Munich - Wednesday 19 September
Hotel Bayerischer Hof
Breakfast & Networking
Introduction & Overview
Frank Schnattinger, Chefredakteur, IPE Institutional Investment
A Concrete Case: Green Metals: the Opportunities of the Energy Transition
The transport sector - a major consumer of metals such as nickel, copper or cobalt – is alone responsible for more than a quarter of the world's CO2 emissions. Together with the power generation sector, the transport sector will have the greatest impact in further CO2 emission reductions. There are three major ways it can achieve this: by reducing the weight of cars, electrifying transport, and storing electricity. In this presentation, Candriam looks at the often-overlooked major role that metals play in energy transition and to help you forge your convictions and take informed investment decisions, it will consider:
- The mining sector: between controversy and necessity;
- Copper, cobalt, and aluminium: of which metal will the energy transition medals be made?
- Demand versus resources: potential pitfalls;
- Key companies in the "Green metals war".
Identifying Weak Signals in Managing ESG Risks
Fulfilling investors’ fiduciary duty requires a holistic risk assessment of companies that can no longer overlook extra-financial information. If undertaken correctly using a pragmatic ESG approach based on materiality, integrating ESG can lead to additional value. In this presentation, CPR Asset Management will give an overview of its differentiating methodology that combines standard overall ESG ratings with more granular ESG information: the so-called “weak signals”.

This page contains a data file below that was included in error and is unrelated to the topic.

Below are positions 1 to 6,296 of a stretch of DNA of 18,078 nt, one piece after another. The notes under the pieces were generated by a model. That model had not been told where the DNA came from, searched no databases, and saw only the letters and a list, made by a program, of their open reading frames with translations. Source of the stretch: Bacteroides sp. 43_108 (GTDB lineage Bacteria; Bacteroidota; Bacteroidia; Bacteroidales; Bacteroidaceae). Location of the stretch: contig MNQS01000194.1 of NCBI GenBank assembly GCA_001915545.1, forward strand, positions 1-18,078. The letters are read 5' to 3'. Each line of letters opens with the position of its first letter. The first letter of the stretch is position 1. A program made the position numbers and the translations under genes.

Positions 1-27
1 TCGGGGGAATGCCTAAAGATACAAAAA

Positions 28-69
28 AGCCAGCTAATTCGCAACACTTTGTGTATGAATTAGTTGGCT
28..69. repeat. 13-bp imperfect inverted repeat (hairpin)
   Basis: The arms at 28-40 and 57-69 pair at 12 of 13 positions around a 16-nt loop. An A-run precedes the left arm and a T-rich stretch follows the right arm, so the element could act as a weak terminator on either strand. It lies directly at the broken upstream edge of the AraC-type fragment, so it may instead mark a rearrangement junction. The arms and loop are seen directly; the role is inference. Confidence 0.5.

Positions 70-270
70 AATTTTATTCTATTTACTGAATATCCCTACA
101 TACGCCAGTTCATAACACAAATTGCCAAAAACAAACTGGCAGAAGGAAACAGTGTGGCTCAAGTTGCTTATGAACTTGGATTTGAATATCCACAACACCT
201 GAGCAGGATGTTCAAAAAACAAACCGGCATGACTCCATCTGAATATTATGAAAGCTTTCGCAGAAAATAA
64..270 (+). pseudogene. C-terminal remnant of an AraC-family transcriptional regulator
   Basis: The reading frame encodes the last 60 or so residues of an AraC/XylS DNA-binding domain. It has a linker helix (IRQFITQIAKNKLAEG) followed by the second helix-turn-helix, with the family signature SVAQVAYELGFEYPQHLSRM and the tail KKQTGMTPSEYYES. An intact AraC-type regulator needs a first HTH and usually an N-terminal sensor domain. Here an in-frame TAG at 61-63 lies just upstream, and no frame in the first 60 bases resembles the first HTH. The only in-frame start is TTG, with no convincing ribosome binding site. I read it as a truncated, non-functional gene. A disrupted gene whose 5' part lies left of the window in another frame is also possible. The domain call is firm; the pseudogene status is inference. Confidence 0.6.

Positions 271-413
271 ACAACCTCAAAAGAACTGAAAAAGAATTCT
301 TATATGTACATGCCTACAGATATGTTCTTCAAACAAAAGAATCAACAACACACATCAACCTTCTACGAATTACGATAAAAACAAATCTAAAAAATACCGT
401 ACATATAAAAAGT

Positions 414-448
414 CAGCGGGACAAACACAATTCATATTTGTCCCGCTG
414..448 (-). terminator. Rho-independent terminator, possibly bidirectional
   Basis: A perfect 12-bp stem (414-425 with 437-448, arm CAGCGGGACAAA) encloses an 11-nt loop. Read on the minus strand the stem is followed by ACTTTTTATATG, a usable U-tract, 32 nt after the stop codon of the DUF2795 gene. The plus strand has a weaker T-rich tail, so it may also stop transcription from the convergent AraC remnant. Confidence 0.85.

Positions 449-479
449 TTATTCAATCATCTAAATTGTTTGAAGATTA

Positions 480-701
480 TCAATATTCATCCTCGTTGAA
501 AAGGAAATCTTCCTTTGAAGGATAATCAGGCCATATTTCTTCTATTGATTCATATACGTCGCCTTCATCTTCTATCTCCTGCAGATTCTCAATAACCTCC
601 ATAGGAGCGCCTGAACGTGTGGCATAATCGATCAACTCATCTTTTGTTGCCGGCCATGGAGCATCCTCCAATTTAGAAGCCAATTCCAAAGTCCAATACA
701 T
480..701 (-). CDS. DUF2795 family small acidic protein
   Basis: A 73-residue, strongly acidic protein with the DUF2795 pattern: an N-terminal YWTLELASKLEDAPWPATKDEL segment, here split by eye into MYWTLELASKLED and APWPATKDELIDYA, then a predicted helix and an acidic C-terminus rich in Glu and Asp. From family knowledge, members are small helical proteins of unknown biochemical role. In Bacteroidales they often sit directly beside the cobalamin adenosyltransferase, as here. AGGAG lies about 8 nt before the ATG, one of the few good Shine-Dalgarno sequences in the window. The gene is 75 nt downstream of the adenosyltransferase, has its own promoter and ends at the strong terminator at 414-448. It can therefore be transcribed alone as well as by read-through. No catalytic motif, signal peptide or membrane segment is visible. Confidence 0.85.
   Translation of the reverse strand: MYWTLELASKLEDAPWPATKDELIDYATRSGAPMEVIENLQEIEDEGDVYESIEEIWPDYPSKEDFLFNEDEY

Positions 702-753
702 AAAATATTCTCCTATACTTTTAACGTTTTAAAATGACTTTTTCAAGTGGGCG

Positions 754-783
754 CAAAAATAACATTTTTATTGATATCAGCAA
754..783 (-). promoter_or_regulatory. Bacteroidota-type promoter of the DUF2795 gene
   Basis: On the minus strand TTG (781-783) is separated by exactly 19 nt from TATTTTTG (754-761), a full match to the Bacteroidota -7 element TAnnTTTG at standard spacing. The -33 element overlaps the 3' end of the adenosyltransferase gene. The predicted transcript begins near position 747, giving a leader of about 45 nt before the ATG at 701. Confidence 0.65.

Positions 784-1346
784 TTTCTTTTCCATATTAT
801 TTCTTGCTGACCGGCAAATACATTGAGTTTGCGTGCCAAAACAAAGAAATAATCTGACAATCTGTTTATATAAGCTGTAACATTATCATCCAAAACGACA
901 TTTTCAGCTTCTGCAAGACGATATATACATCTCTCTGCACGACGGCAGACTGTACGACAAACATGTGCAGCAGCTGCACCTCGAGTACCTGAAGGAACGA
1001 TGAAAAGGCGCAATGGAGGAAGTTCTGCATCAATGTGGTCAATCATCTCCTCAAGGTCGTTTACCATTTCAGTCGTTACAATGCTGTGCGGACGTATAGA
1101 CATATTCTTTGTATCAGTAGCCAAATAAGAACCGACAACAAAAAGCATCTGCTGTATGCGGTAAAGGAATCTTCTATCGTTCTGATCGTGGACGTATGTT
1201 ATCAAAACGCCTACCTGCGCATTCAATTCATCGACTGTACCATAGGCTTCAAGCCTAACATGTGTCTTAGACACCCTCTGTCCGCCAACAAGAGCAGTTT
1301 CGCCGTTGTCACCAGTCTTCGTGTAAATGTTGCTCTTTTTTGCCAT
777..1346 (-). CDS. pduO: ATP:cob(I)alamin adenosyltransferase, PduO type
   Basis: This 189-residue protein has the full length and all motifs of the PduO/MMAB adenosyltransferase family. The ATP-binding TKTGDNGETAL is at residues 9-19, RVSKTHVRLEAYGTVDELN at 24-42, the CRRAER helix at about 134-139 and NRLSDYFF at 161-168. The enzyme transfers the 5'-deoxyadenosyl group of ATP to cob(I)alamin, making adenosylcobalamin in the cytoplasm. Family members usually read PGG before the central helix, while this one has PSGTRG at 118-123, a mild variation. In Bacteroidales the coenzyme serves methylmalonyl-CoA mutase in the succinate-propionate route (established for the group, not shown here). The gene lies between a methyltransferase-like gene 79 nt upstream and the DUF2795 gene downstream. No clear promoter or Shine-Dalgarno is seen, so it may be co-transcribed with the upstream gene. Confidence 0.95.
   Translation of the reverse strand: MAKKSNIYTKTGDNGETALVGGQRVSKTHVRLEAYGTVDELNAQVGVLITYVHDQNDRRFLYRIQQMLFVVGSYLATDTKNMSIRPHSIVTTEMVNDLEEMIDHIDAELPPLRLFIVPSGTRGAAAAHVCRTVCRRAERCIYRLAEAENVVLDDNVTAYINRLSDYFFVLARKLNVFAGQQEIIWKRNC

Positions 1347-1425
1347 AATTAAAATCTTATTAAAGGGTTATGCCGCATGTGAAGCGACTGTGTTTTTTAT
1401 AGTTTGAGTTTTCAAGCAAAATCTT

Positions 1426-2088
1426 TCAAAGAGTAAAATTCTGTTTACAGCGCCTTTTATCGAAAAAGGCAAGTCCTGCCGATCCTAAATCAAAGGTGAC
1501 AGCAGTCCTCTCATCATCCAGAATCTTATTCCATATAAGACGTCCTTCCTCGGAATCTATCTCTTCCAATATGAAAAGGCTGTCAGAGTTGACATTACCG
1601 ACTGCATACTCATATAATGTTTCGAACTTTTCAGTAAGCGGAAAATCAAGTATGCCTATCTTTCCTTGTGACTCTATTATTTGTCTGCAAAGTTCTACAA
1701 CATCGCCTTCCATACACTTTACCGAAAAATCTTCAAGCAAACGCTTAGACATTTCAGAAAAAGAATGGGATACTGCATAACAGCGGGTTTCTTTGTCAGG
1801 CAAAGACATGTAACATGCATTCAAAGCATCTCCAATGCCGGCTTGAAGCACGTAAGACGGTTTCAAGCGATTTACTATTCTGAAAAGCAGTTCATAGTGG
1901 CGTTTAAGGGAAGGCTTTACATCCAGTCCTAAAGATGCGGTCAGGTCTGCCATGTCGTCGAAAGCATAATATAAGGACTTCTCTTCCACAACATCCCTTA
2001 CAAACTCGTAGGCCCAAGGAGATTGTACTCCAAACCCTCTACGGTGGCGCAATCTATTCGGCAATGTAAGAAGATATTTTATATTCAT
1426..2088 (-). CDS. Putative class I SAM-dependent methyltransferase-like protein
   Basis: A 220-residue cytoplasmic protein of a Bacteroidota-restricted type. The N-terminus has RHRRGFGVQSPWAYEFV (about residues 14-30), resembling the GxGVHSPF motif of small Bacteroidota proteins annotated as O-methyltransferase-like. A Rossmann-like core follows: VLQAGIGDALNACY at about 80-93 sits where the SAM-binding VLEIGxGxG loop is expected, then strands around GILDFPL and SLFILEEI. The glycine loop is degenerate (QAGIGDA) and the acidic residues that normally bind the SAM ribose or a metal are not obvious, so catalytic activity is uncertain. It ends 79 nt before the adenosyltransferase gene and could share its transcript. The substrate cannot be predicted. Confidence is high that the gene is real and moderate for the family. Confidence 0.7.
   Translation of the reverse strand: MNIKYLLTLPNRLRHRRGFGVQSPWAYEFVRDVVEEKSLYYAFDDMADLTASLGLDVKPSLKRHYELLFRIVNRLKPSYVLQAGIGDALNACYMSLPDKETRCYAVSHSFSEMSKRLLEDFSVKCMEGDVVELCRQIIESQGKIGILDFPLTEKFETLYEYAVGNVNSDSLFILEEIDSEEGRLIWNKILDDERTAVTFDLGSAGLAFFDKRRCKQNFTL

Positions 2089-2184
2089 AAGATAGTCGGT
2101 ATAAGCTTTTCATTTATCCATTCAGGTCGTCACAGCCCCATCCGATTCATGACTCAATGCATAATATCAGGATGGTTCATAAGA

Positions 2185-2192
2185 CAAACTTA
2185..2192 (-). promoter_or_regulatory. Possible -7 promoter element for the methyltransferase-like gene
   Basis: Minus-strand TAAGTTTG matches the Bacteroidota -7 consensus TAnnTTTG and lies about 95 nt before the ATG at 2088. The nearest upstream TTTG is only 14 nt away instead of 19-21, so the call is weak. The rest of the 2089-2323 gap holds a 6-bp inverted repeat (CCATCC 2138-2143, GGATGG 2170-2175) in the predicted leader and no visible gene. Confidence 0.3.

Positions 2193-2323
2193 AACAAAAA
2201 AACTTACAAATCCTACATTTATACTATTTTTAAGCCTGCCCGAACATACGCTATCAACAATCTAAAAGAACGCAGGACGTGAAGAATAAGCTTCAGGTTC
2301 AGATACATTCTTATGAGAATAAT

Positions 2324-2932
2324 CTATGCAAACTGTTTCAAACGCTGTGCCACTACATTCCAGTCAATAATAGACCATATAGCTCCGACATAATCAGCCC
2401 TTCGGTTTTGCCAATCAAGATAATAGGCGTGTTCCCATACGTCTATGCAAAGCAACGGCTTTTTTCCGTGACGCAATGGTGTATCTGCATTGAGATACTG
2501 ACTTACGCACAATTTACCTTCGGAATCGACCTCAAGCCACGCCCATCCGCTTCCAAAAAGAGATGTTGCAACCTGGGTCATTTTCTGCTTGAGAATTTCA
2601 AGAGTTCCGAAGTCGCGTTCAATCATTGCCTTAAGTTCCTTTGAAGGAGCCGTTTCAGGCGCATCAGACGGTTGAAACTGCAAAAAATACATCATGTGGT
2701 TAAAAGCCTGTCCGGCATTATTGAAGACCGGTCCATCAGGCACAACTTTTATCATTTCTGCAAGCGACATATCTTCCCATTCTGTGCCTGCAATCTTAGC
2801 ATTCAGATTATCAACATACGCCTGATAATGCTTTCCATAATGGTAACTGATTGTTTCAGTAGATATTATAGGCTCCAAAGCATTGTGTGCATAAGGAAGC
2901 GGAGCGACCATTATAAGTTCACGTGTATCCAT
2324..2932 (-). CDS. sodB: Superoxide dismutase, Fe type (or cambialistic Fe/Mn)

Coffee & Networking
Investing for a 2°C World: Reduce Your Footprint, Expand Your Opportunities
- Understanding the connection between investment portfolios and climate change
- How to measure the carbon footprint of an investment portfolio
- New multi-input climate impact methodology: improving the evaluation of the climate impact of portfolios and developing investment solutions fit for a 2°C world
- The leading role of active management: what are the alternatives to representative indices that are not aligned with the needs of ambitious climate scenarios?
Foundations of ESG Investing
The latest MSCI study Foundations of ESG Investing examines how ESG is correlated to the valuation and performance of companies, both through their systematic profile – lower cost of capital and higher valuations – and their idiosyncratic risk profile – higher profitability and lower exposure to tail risk. Investors may still question whether ESG ratings can provide additional differentiation and insights within a universe of high quality stocks. MCSI’s study found that companies with strong MSCI ESG Ratings exhibited higher returns and valuation even among the strongest performing companies. Most of this outperformance was driven by management of social, environmental risks and opportunities, as there was relatively little variation in governance scores. In relation to emerging markets, companies tend to have lower ESG ratings than global peers. But by actively tilting to higher ESG rated companies, it added value, with companies in the MSCI ESG EM index demonstrating lower risk and higher returns since inception. Excluding companies with poor ESG ratings from the index helped to avoid significant downside events, but contribution to performance also came from overweighting better ESG quality companies. This presentation considers these and other discussion points about the foundations of ESG investing.
Discussion Panel / Roundtable